Chronic Fatigue Syndrome/M.E

Watch
Emhelena1
Badges: 0
Rep:
?
#1
Report Thread starter 5 years ago
#1
Hi there,

In January I got glandular fever and was quite ill with it, I also has tonsillitis at the same time and my GP misdiagnosed it completely and told me I had conjunctivitis and a sore throat, despite having ALL of the symptoms of glandular fever (including a tennis ball sized lump on my neck). So I suffered for a good 3 weeks with it until it got progressively worse and at the end of January I was hospitalized with Sepsis and they finally found the glandular fever virus when they were doing all the blood tests. I was extremely poorly and if I had got to hospital any later I would most likely have passed away.

So gradually I semi-recovered and got back into work gradually and tried to get back to normality but there had been a lingering 'unwell-ness' about me and it has been progressively getting worse. It kind of feels like when I had glandular fever but with added joint pain, muscle pain, memory and concentration loss and just all around tiredness.

So in a nut shell, 8-9 months after becoming ill I still feel so not right. On the NHS website it says that post-viral fatigue becomes classed at chronic fatigue syndrome after 6 months of continuous symptoms.

I've been to my GP (A different one to who I saw originally) and have told him everything, and was diagnosed with depression and prescribed me anti-depressants. I tried explaining that rather than my tiredness etc being a side effect of being depressed, its the other way round. I'm a almost 19 year old who feels like an 80 year old woman which is whats getting me down. He also hinted at the fact that because my mum has CFS that I am imitating her, and he doesnt want to label me with chronic fatigue.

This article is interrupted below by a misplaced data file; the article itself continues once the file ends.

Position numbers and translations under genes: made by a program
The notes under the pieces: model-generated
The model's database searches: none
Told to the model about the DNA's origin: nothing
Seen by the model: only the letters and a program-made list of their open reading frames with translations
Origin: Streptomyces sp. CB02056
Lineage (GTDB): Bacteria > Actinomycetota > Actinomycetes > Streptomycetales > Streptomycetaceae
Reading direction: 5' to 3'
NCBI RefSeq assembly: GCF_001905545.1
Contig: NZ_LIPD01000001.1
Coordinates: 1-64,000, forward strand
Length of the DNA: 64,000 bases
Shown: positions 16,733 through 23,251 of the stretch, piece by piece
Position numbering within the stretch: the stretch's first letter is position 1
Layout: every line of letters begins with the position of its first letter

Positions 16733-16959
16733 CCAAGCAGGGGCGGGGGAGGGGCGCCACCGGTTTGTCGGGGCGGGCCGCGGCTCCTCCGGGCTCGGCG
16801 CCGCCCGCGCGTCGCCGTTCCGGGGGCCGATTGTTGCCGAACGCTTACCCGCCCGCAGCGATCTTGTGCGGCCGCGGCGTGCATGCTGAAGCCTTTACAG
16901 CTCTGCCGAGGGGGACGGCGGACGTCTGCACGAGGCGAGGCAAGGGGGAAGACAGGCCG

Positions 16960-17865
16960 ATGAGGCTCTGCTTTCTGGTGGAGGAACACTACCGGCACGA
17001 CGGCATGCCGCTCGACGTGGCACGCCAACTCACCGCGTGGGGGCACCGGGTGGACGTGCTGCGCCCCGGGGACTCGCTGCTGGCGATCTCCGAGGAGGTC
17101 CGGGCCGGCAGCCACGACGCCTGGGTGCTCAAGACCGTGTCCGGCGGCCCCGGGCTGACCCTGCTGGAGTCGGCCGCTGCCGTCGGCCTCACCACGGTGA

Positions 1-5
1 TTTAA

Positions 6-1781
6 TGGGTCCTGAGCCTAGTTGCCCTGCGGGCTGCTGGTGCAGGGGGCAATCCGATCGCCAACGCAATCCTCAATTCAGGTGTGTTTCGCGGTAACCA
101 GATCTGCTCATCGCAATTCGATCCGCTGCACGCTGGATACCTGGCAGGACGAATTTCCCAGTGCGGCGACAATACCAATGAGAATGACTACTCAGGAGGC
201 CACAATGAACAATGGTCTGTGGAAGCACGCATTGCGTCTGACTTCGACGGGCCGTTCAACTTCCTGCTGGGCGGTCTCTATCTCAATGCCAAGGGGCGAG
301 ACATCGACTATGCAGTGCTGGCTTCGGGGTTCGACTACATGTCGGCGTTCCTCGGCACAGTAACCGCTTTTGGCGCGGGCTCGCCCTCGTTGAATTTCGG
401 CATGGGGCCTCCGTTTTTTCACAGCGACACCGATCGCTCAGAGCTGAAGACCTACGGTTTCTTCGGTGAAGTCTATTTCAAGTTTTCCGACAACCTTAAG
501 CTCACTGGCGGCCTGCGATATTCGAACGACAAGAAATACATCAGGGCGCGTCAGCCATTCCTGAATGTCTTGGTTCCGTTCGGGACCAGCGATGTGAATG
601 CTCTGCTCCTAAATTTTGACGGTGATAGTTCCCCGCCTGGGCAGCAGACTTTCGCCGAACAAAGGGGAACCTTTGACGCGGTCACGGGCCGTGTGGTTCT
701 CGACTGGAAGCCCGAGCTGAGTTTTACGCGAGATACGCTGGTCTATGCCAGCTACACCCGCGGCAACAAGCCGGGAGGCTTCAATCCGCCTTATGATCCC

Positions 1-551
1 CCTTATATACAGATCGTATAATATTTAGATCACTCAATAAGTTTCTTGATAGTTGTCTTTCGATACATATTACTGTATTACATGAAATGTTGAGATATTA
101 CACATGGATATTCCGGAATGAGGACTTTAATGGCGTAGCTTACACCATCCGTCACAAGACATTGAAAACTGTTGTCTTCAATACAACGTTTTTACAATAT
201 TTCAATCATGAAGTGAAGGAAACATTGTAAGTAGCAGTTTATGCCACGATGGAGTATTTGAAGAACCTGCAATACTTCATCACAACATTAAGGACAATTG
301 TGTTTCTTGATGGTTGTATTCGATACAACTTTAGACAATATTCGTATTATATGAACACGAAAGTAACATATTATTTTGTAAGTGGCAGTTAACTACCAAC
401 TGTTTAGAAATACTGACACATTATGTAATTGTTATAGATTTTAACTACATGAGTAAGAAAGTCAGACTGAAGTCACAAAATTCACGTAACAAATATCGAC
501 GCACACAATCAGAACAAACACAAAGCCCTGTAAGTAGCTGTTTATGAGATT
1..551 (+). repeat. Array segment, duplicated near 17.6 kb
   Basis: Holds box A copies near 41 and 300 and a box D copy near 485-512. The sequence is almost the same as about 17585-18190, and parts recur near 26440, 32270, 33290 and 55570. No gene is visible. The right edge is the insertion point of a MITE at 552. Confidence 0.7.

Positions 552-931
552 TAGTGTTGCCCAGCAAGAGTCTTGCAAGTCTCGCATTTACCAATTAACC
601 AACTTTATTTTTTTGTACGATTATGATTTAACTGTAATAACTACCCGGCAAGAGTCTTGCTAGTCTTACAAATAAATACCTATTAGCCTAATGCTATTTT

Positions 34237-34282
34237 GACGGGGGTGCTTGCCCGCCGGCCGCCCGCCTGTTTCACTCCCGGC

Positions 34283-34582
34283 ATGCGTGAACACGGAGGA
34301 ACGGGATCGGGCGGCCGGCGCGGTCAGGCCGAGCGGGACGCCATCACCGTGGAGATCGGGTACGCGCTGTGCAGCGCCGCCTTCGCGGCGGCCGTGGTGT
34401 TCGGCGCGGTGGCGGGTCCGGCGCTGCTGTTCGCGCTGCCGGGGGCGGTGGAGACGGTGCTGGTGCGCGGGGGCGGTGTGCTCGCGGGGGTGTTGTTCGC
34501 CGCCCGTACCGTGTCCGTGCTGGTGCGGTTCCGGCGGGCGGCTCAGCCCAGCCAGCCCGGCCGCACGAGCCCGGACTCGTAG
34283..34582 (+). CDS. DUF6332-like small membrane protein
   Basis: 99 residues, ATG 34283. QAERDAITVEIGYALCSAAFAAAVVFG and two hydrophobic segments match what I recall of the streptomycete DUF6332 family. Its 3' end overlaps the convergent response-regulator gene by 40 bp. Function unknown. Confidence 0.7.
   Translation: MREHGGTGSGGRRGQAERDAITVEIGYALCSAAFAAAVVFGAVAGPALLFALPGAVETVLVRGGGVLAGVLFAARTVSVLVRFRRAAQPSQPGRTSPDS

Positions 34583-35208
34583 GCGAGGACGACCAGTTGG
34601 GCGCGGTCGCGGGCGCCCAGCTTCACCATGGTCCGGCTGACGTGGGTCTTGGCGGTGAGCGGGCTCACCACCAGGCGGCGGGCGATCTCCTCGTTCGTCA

Can anyone give an opinion on this? Im desperate and I feel so helpless because no one will take me seriously
0
reply
Little Popcorns
Badges: 21
Rep:
?
#2
Report 5 years ago
#2
(Original post by Emhelena1)
Hi there,

In January I got glandular fever and was quite ill with it, I also has tonsillitis at the same time and my GP misdiagnosed it completely and told me I had conjunctivitis and a sore throat, despite having ALL of the symptoms of glandular fever (including a tennis ball sized lump on my neck). So I suffered for a good 3 weeks with it until it got progressively worse and at the end of January I was hospitalized with Sepsis and they finally found the glandular fever virus when they were doing all the blood tests. I was extremely poorly and if I had got to hospital any later I would most likely have passed away.

So gradually I semi-recovered and got back into work gradually and tried to get back to normality but there had been a lingering 'unwell-ness' about me and it has been progressively getting worse. It kind of feels like when I had glandular fever but with added joint pain, muscle pain, memory and concentration loss and just all around tiredness.

So in a nut shell, 8-9 months after becoming ill I still feel so not right. On the NHS website it says that post-viral fatigue becomes classed at chronic fatigue syndrome after 6 months of continuous symptoms.

I've been to my GP (A different one to who I saw originally) and have told him everything, and was diagnosed with depression and prescribed me anti-depressants. I tried explaining that rather than my tiredness etc being a side effect of being depressed, its the other way round. I'm a almost 19 year old who feels like an 80 year old woman which is whats getting me down. He also hinted at the fact that because my mum has CFS that I am imitating her, and he doesnt want to label me with chronic fatigue.

Can anyone give an opinion on this? Im desperate and I feel so helpless because no one will take me seriously
Gosh that all sounds pretty horrible. I had some awful health related stuff similar to what you describe about a year ago and I too still feel like an old lady it really is depressing. Are you sure he's suggesting you're imitating your mum and not that it's possible you have the same thing because she does too?
Did you try the antidepressants? I'm not suggesting you're only depressed don't worry just wondering.
0
reply
affluentmakaveli
Badges: 2
Rep:
?
#3
Report 5 years ago
#3
Hopefully this will help.

You could try asking questions to an MD (Doctor) online, there are some websites which give professional responses through forums.